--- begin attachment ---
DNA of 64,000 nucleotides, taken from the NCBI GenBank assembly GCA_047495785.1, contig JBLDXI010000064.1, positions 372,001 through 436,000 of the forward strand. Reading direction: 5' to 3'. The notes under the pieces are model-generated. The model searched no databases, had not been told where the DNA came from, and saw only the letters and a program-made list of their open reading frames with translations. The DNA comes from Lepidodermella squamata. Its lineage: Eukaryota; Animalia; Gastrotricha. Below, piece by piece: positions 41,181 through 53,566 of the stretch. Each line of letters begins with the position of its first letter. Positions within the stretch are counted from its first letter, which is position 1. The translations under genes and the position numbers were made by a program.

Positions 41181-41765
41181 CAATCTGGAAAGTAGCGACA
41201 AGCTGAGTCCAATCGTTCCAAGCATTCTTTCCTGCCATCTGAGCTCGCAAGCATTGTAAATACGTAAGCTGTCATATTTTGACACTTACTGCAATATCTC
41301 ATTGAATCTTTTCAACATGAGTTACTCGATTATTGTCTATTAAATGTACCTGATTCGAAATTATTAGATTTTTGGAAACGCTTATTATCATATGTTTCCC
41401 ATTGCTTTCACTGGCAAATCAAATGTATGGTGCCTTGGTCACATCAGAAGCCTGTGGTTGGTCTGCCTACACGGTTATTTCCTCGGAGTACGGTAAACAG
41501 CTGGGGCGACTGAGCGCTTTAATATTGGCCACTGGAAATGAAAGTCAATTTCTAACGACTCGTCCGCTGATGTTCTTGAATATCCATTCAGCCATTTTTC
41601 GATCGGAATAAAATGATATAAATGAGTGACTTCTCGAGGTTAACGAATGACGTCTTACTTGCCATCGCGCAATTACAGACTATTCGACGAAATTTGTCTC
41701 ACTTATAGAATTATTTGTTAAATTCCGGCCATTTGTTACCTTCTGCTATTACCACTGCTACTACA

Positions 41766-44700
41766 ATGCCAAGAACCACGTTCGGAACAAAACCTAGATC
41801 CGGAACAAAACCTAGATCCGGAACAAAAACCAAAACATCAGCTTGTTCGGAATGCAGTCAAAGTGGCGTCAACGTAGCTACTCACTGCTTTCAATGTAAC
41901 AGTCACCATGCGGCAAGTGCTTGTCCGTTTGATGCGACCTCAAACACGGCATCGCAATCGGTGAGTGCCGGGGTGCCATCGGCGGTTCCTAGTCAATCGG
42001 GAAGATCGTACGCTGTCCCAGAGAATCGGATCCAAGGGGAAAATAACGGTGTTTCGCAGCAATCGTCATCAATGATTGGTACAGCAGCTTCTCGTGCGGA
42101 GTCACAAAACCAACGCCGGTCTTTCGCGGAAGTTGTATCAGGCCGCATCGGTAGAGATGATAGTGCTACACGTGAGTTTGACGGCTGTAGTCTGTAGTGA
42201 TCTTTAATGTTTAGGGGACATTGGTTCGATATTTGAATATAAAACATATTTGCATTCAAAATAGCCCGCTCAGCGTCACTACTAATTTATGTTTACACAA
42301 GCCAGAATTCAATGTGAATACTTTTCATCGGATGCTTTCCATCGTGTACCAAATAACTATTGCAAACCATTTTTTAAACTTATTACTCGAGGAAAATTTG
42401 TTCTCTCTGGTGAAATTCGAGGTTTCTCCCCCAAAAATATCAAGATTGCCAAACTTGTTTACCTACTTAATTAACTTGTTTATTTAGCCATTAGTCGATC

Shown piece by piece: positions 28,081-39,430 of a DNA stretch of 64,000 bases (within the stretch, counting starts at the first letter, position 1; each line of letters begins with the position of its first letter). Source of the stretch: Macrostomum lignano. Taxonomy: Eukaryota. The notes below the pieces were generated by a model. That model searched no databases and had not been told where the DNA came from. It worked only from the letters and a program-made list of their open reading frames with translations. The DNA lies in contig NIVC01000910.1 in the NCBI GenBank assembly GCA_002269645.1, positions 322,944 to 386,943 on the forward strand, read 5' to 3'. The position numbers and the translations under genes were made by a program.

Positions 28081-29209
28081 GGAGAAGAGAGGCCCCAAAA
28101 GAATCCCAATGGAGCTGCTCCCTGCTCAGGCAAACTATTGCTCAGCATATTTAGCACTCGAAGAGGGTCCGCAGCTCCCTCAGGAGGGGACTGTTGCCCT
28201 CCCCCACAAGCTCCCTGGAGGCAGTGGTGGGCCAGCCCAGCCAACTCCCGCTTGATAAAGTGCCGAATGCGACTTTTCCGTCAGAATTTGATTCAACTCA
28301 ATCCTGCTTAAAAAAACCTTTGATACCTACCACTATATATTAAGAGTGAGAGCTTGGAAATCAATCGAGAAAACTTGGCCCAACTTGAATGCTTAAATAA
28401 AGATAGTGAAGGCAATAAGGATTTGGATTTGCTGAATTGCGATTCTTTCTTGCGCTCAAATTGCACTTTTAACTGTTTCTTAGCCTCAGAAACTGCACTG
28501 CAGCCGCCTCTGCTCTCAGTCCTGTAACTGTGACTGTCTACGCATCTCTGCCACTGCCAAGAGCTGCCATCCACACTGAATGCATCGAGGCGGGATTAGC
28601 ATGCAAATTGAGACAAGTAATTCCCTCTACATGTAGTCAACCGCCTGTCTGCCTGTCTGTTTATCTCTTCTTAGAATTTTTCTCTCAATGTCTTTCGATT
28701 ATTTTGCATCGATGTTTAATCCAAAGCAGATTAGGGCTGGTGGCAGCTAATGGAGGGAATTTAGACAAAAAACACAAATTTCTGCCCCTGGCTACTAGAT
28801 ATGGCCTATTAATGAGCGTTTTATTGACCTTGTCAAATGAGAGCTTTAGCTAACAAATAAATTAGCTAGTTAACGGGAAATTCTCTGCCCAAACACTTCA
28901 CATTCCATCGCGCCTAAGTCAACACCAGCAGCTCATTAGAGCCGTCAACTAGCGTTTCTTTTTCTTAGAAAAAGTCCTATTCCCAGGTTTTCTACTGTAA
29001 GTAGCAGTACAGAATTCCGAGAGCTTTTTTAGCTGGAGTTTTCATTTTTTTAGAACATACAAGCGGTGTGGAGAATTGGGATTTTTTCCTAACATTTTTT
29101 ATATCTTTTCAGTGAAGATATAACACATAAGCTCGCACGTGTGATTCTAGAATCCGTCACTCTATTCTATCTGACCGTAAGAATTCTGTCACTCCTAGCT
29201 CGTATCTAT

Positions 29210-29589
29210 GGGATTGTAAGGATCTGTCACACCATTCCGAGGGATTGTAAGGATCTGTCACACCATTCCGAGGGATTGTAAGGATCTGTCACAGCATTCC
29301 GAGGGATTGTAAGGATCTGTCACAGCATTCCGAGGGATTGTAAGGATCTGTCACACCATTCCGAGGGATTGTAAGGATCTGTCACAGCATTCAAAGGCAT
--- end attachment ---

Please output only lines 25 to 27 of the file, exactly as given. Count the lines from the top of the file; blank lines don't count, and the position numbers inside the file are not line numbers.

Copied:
28401 AGATAGTGAAGGCAATAAGGATTTGGATTTGCTGAATTGCGATTCTTTCTTGCGCTCAAATTGCACTTTTAACTGTTTCTTAGCCTCAGAAACTGCACTG
28501 CAGCCGCCTCTGCTCTCAGTCCTGTAACTGTGACTGTCTACGCATCTCTGCCACTGCCAAGAGCTGCCATCCACACTGAATGCATCGAGGCGGGATTAGC
28601 ATGCAAATTGAGACAAGTAATTCCCTCTACATGTAGTCAACCGCCTGTCTGCCTGTCTGTTTATCTCTTCTTAGAATTTTTCTCTCAATGTCTTTCGATT